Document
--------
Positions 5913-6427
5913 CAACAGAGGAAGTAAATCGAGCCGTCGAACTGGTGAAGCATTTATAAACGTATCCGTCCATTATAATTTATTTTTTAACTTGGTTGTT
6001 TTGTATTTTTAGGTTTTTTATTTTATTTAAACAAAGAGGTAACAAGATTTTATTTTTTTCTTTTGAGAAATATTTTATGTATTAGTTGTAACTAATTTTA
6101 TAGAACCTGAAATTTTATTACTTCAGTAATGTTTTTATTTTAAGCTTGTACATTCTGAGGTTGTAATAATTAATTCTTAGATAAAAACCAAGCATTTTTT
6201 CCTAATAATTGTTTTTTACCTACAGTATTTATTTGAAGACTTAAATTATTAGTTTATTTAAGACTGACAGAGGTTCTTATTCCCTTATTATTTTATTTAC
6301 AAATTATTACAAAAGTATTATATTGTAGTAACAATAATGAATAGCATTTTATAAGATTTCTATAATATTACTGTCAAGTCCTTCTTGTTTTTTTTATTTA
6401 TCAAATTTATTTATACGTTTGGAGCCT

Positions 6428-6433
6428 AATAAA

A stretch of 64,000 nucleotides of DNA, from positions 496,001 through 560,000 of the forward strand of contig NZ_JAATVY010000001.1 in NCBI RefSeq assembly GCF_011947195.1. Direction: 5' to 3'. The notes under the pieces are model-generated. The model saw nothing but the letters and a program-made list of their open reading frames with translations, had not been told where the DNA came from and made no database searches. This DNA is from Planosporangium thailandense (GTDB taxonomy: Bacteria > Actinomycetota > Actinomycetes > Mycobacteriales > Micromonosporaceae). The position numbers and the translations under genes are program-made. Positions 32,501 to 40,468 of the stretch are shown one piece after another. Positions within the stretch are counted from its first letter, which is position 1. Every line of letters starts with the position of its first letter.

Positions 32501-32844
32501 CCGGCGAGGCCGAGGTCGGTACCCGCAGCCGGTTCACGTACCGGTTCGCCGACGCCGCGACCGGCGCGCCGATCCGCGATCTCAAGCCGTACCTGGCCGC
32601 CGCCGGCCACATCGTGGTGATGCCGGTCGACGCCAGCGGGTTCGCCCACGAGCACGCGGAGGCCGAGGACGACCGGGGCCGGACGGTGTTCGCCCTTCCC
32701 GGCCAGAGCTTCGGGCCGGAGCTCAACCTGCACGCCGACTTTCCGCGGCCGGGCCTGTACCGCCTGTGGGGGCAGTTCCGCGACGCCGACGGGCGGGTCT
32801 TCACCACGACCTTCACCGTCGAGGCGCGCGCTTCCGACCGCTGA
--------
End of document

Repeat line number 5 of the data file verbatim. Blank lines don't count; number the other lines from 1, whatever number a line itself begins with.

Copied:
6201 CCTAATAATTGTTTTTTACCTACAGTATTTATTTGAAGACTTAAATTATTAGTTTATTTAAGACTGACAGAGGTTCTTATTCCCTTATTATTTTATTTAC